What comes through strongly in the remarkable story director Malik Bendjelloul tells in Searching for Sugar Man is the inescapable repression that artists — and societies — suffer when dissent is discouraged. The folk-rock protest singer Sixto Rodriguez — born in Detroit to Mexican immigrant parents — may have bypassed North America on his way to the belated success the film both chronicles and engenders, but the damage that personal and societal repression causes was his subject from the beginning.
Bendjelloul plays obvious documentary games throughout Searching for Sugar Man, with the mysterious Rodriguez himself making his appearance only after his fans have spoken. A kind of musical detective story with its subject as payoff, the movie makes a case for the way art finds its own channel. Even so, the diffident and seemingly unambitious Rodriguez remains enigmatic. The exact nature of what kept him effectively sidelined in American pop culture remains unclear.
Searching takes as unlikely protagonist the Cape Town record-store owner Stephen "Sugar" Segerman, who became determined to find Rodriguez, the enigmatic American musician whose first album, 1970's Cold Fact, had become a huge hit decades later in apartheid-era South Africa. Inspired by a rumor that the frustrated Rodriguez had killed himself on stage, in a literal blaze of glory, Segerman and other South African fans began a search to find out whether he was in fact dead — and if not, where was he now?
The movie — which has become one of 2012's breakout documentary hits — has received so much media attention that revealing the search's outcome is no longer a spoiler: Reports of Rodriguez's demise prove to be highly premature. For the Detroit-born Rodriguez, who turned 70 earlier this summer, the film validates his obvious talent, which coexists with a gentle but pointed way with words and a very cool old-school hipness that has made him a great camera subject.
"We just did the David Letterman show, and it blew everyone away," Rodriguez says from New York City. "We had 25-piece backup and orchestration — put that in your pipe and smoke it. It was quite a spot, and I don't think I'll ever come down from that. Yeah, top of the world, ma."
Reaching the kind of audiences that were unimaginable in 1971, when he released his second and final album for the small Sussex label in L.A., Rodriguez has been transformed by Searching for Sugar Man in ways that he probably is still working out. As the film artfully shows — Detroit has never looked more wintry or more romantic — Rodriguez was a product of an inner-city scene that should have been perfect for Sussex to exploit, given the populist temper of the early '70s. Some of the movie's most affecting sequences simply show Rodriguez walking through the Motor City's stark, snowy, heavily industrialized landscape.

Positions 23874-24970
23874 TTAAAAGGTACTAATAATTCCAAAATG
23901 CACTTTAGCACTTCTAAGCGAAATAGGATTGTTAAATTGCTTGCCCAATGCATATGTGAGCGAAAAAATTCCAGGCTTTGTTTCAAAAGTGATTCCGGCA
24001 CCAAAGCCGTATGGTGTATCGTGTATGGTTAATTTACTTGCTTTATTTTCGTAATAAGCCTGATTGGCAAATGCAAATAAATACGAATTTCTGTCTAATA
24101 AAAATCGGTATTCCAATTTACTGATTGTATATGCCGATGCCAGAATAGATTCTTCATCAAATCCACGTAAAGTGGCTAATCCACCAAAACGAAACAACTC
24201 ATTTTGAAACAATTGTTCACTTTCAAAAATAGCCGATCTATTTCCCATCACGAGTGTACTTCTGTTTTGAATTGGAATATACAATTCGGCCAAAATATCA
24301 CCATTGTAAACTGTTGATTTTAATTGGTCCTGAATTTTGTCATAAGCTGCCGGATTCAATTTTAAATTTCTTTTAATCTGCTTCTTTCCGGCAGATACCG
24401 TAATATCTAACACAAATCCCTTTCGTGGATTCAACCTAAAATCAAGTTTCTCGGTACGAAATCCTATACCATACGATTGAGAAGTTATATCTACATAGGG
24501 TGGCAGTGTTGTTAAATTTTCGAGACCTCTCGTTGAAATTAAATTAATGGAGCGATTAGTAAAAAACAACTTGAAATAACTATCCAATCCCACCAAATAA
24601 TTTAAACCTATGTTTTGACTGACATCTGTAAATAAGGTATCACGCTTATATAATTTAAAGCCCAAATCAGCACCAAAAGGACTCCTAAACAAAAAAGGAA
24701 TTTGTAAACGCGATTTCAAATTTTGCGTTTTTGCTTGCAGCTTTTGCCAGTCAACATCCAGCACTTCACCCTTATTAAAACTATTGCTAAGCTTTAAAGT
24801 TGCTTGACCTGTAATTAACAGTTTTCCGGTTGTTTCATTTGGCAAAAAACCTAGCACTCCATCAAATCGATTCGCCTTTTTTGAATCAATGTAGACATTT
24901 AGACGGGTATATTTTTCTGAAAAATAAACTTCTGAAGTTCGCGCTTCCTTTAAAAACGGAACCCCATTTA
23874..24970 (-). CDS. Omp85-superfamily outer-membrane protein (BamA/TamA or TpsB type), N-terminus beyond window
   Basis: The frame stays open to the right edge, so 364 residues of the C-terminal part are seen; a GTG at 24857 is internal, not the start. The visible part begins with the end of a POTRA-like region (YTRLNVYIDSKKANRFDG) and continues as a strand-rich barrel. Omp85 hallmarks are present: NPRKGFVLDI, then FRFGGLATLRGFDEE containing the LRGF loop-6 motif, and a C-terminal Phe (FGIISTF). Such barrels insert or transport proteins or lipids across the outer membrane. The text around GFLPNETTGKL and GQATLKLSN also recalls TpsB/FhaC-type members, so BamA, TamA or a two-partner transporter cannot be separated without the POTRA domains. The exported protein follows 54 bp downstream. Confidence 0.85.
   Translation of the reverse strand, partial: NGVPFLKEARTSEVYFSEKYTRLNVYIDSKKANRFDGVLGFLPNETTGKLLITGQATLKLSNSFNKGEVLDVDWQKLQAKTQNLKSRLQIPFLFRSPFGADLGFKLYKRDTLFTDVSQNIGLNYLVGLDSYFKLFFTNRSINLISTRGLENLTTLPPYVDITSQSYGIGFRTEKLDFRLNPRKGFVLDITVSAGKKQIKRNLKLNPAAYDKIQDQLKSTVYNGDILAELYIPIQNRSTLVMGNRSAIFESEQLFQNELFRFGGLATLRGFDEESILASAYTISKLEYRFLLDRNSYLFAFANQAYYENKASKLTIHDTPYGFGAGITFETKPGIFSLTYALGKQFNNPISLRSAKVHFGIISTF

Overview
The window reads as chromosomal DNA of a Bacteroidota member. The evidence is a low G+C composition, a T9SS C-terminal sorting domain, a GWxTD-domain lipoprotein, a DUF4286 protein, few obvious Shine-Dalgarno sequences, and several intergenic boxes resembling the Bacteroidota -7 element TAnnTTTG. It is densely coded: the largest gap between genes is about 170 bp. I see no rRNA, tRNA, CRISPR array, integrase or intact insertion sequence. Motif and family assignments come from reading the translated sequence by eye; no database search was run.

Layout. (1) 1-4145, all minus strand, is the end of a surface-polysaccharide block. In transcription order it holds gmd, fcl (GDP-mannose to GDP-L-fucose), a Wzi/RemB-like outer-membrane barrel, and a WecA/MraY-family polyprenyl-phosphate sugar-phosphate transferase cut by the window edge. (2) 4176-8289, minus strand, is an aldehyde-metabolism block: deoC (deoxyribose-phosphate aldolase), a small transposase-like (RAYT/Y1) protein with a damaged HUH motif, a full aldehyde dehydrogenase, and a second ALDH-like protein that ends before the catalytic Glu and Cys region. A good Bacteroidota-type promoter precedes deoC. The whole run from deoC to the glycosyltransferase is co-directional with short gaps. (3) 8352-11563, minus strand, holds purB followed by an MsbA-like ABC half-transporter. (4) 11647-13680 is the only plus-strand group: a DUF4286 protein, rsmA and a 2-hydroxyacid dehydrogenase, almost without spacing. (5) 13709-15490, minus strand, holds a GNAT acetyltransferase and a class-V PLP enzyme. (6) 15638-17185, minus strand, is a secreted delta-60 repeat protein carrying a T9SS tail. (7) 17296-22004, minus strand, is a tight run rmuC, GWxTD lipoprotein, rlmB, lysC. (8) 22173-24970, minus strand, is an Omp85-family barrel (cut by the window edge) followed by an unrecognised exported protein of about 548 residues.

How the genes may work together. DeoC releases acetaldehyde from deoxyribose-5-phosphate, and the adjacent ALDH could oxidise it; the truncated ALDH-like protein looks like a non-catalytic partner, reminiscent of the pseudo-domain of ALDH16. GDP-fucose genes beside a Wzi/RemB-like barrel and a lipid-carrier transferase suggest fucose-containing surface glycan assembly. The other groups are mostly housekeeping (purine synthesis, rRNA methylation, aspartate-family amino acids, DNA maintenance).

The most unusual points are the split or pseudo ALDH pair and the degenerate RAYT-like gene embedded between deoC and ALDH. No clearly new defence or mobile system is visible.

"It's been a musical odyssey," Rodriguez says. "It's educational and it's also enlightenment. And the thing is, I never dreamed it would get at this level — I was gonna make some records, I was gonna sell some records, and play bigger rooms. You know what I mean: up the food chain, like that. But this is like, the jumps are so huge."
In 1979 and 1981, Rodriguez toured Australia, where his records had been reissued. Released in 1981 in New Zealand and Australia, Rodriguez Alive has yet to be reissued in North America. Searching doesn't exactly suggest that Rodriguez was dormant between 1971 and 2008, when the Light in the Attic label re-released Cold Fact, but the missing years are the most intriguing, and perhaps were simply difficult for Bendjelloul to dramatize.
Most interesting is an interview with veteran record-business savant Clarence Avant — the entrepreneur who started Sussex Records, and in 1993 became chairman of the board of Motown Records. Among his other activities, Avant was involved in the 1968 sale of Memphis' Stax Records to Gulf + Western. Rodriguez's Sussex albums were issued in South Africa, where they sold upwards of half a million copies, but Rodriguez received no money for those sales.
Questioned for the film, Avant offers no explanation for that state of affairs. He takes issue with the idea that he could recall the circumstances of more than 40 years ago, but praises Rodriguez for his artistry. "Don't make me get emotional again, shit," Avant says, while the matter of what happened to the money goes temporarily by the wayside.
Rodriguez now says he has people working on the case of the missing international money he presumably has earned since the '70s. "I'm not the only one who got burned, but that was not the story," Rodriguez says. "Malik explains to me, that was part of the story. He was certainly interested in that part of it. It will be resolved somehow. But I didn't believe there was royalties, because I didn't believe the first part: that I was anything in South Africa."
As Searching makes clear, the impact of Rodriguez's fusion of Dylanesque protest lyrics and Arthur Lee-style vocals is as potent today as it was in 1971. Rodriguez, of course, made it to South Africa in 1998, where his shows — and his very presence — were causes for the kind of fascinated coverage normally given to rock stars. Rodriguez carries himself like a true and humble star in Searching, and it's to Bendjelloul's credit that he lets the man just be himself.
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